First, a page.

• The parliamentary standing committee, has advised the government to go slow because it believes that there isn’t enough evidence to decide either way.

Arguments in the favour of GM crops through scientific research:

  • Research done by at least six different institutes under the Indian Council of Agricultural Research has found GM crops to be safe for animal health.
  • The Central Avian Research Institute gave genetically modified cottonseed meal to chickens and found no adverse effects on them.
  • The Central Sheep and Wool Research Institute did similar tests on lambs and found no disadvantageous impact. 
  • Experts came up with similar results for goats, cows, and fish.
  • The National Institute of Nutrition in Hyderabad conducted tests for toxicity and allergenicity and found no adverse effects.

Economic arguments in favor of GM crops:

  • Around the world, GM technology helped increase crop yields by 22%, reduced the use of chemical pesticides by 37%, and increased farmer profits by 68%
  • About nearly 68% of the world’s population is already consuming GM products.
  • India too has been importing GM products, specifically, GM soybean oil and GM canola oil for nearly two decades now. 
  • GM mustard can be cultivated domestically to reduce the import bill significantly.
  • The success of BT cotton in India should be looked upon.
  • While BT cotton was developed by a foreign company, thus fuelling concerns about vested interests and corporate control among environmental activists, GM mustard has been developed at the publicly funded Centre for Genetic Manipulation of Crop Plants after extensive research.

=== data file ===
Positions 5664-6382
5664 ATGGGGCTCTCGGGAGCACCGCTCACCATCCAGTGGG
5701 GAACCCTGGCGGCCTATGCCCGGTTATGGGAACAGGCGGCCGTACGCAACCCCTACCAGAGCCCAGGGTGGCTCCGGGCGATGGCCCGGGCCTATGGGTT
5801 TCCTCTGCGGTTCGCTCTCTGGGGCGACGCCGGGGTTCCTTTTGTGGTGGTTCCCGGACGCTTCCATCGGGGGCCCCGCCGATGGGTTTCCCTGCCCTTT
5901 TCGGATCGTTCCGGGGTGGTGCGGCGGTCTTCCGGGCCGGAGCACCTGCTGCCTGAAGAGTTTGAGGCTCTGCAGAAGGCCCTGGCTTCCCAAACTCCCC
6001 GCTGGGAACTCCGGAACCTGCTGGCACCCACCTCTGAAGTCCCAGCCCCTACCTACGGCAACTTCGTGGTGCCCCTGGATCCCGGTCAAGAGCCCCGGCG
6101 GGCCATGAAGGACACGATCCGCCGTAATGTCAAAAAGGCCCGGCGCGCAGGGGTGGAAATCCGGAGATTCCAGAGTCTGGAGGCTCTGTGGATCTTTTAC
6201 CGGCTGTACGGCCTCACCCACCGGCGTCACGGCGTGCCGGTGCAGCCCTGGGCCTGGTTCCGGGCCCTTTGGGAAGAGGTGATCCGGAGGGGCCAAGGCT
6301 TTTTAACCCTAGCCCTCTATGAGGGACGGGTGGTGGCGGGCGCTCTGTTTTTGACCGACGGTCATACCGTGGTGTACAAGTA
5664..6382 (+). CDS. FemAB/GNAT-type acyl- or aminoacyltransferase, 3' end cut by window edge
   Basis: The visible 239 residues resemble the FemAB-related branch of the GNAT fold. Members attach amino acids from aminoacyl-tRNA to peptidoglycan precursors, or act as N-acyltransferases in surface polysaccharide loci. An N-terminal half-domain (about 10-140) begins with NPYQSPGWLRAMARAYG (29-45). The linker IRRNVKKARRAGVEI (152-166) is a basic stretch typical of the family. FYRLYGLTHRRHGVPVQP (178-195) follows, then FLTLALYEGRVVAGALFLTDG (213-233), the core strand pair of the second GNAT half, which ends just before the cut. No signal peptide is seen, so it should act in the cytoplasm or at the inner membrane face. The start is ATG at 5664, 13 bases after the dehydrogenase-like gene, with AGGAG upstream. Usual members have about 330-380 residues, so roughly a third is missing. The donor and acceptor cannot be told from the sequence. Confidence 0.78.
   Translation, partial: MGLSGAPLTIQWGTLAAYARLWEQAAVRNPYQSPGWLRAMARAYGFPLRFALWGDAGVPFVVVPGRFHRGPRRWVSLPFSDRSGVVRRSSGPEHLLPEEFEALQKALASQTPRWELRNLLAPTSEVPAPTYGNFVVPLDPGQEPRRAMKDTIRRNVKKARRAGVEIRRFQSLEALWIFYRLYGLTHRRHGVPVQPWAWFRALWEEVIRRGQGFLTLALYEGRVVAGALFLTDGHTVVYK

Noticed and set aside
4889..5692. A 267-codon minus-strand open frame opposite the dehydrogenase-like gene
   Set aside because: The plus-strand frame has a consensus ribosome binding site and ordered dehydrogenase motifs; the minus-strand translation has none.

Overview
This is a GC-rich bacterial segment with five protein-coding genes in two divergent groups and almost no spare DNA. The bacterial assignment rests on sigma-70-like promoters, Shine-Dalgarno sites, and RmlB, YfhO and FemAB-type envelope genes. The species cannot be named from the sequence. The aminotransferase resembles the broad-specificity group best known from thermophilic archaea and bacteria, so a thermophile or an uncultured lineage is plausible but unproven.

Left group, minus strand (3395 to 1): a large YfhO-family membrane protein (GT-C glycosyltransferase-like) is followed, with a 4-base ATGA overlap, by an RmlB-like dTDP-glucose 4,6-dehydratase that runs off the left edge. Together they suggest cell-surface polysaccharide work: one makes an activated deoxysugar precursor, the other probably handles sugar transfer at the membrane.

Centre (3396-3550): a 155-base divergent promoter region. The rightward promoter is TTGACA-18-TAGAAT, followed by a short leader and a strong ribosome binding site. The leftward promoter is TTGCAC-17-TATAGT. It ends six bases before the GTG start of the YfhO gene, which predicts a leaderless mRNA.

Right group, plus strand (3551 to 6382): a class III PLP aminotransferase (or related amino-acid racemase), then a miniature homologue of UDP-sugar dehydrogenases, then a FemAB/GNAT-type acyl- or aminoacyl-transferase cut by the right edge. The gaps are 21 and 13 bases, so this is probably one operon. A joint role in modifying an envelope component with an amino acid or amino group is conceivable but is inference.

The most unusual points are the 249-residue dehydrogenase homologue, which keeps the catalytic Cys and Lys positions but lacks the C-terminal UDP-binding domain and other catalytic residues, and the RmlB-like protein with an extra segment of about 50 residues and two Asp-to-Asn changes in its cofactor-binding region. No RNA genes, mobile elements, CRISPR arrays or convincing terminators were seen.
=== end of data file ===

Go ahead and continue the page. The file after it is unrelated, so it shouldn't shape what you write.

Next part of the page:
Way Forward:

  • In India, a strong regulatory framework is needed for the commercialization of GM crops. Otherwise, years of researches on GM crops will go in vain.
  • The government should come forward to pass the Biotech Regulatory Authority Bill 2013. 
  • It will provide for an independent biotechnology regulatory authority that will replace the multiple committees – at least six – that are part of the current regulatory structure.
  • Reports about GM crops prepared by various committee and government should be kept in public domain. This will evolve an informed debate.
  • It is necessary to be careful before introducing GM crops in the sensitive mega biodiversity hotspots like western ghats.
  • Field trials in India, in which the State governments have a say, must ensure that there are sufficient safeguards against violations.
  • If GM food is allowed to be sold to consumers, they must have the right to know what they are buying, and labelling should be made mandatory.

The positives need to be weighed with negatives and a balanced approach is needed when introducing these into the mainstream. The scientific community is divided over the issue of GM crops. Therefore, proper Biosafety and scientific studies must be done on a case by case basis. The apprehension can be worked out through an independent audit of security.